How is positive reinforcement used in psychotherapy?

Positive reinforcement is one of the most valuable resources in the field of psychotherapy, and many strategies used by psychologists have it at their core, as a key part of how they help patients.

But how exactly is this type of psychological phenomenon used when a person goes to a psychologist to overcome a mental disorder or to deal with something upsetting? In this article we will see how positive reinforcement is used in psychotherapy.

What is positive reinforcement?

Positive reinforcement is a type of experience that occurs when a type of behavioral pattern is internalized and repeated over and over again because the individual associates it with a desirable situation that results from it.

As such, it is a very important process in psychology in the context of operant conditioning, i.e. the set of strategies used to modify the behavior of humans or animals which causes them to tend to engage in certain behaviors and not engage in others.

For example, we are confronted with a case of positive reinforcement when, for having helped his brother, the parents of a child praise his behavior and comment that they are proud of him; This experience is not only pleasant, but it will also help him to value more his role of “support” with his loved ones and to continue to behave in this way.

Sure a single experience of positive reinforcement is rarely enough to “secure” a pattern of behaviorThat’s why psychologists design behavior modification programs to help people properly manage their routines and ways of dealing with the emotions and thoughts they experience on a daily basis.

Of course, any psychological intervention program based on positive reinforcement must aspire to gradually increase the reinforcing element given to the patient to overcome his problem (for example, symbolic rewards after a certain number of days without taking medication) must aspire to be able to withdraw these reinforcing “rewards” at a certain time without the person suffering again from the problem for which he sought professional help.

Thus, positive reinforcement leads to a type of learning, but its use it is not limited to the world of parenthood and education, but it is also very relevant in the context of psychotherapy. Let’s see how.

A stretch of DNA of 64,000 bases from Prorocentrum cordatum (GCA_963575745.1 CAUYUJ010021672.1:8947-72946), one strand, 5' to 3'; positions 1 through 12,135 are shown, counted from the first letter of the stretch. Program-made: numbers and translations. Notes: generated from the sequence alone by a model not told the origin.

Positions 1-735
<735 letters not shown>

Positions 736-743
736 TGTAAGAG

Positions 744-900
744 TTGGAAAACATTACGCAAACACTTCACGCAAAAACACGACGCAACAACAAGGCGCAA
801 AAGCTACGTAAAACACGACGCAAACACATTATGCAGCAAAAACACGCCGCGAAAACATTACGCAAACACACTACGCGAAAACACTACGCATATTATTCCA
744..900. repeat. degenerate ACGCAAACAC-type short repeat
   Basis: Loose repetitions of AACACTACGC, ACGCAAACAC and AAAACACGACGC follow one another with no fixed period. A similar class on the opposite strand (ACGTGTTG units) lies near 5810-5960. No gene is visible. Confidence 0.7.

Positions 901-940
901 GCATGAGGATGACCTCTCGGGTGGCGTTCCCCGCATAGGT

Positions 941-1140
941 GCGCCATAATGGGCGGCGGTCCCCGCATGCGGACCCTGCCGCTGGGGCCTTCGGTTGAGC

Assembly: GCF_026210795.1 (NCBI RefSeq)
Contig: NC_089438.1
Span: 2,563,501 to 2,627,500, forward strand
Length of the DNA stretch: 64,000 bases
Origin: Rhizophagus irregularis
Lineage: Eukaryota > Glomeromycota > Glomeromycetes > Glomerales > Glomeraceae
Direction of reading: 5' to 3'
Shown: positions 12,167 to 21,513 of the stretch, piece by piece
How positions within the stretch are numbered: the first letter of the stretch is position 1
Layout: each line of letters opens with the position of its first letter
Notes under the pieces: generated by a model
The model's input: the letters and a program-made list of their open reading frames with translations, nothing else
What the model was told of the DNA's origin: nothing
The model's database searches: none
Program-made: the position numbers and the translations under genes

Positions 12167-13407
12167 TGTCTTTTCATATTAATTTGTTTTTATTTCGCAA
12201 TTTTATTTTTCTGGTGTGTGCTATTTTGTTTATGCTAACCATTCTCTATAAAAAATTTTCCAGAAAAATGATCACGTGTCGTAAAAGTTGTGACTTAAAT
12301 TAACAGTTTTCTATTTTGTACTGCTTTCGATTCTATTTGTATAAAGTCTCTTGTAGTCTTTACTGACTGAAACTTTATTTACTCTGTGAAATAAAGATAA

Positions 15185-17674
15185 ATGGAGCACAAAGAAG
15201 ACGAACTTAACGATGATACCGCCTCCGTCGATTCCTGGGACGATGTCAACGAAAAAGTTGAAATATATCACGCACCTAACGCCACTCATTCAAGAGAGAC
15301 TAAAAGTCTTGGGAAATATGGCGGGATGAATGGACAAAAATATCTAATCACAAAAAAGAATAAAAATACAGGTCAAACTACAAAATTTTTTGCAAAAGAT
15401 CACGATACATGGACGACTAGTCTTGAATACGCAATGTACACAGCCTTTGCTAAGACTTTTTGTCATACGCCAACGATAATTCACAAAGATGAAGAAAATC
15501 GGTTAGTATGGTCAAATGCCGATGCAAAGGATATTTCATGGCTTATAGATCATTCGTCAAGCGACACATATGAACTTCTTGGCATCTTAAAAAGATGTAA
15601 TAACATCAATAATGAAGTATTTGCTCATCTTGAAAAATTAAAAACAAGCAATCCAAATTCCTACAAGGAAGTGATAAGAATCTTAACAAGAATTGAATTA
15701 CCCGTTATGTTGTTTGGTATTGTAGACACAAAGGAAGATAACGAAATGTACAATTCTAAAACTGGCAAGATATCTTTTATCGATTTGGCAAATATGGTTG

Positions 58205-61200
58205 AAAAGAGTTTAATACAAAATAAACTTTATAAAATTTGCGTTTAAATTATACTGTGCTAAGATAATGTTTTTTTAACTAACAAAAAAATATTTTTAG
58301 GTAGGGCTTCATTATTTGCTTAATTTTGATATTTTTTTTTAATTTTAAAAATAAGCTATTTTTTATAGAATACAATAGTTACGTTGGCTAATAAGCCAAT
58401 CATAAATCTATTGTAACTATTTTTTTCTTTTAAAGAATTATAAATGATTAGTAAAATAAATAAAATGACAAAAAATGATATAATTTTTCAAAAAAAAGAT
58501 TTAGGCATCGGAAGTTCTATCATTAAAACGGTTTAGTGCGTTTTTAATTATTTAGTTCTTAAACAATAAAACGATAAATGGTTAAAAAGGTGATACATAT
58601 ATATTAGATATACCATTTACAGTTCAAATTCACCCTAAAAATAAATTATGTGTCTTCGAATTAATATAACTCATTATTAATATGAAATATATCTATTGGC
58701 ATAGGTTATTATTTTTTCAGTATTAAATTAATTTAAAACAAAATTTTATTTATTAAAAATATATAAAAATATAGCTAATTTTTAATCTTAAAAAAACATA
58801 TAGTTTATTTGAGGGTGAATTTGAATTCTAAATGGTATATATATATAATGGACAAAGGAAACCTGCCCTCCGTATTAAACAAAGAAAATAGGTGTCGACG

How to use positive reinforcement in psychotherapy?

Now that we have seen the main characteristics of positive reinforcement, let’s move on to its most practical aspect in the field of psychotherapy: how is it used by psychologists to help their patients?

1. This is the heart of therapy for children with conduct disorders

We begin this list with a clear example of the use of positive reinforcement in psychological therapy, which is none other than intervention with children and adolescents who have developed behavioral disorders. This type of psychological disorder they are characterized by impulsiveness, the tendency to almost never respect the rules of coexistenceand a predisposition to drug use and violent behavior (physically and verbally).

Most of the time, these young people have only experienced hostility and punishment in their social interactions, which makes them feel even more disconnected from others. But thanks to positive reinforcement, they are able to feel for the first time that there are certain patterns of behavior that can bring them well-being not only in the short term, but also in the medium and long term. So, little by little they reconcile with the world and discover ways to ease the symptoms of this antisocial behavior disorder.

However, as we will see, positive reinforcement is not only used as a “reward” for “well-behaved children”, as is often understood in the context of parenting. In most cases, it is used in a more subtle way.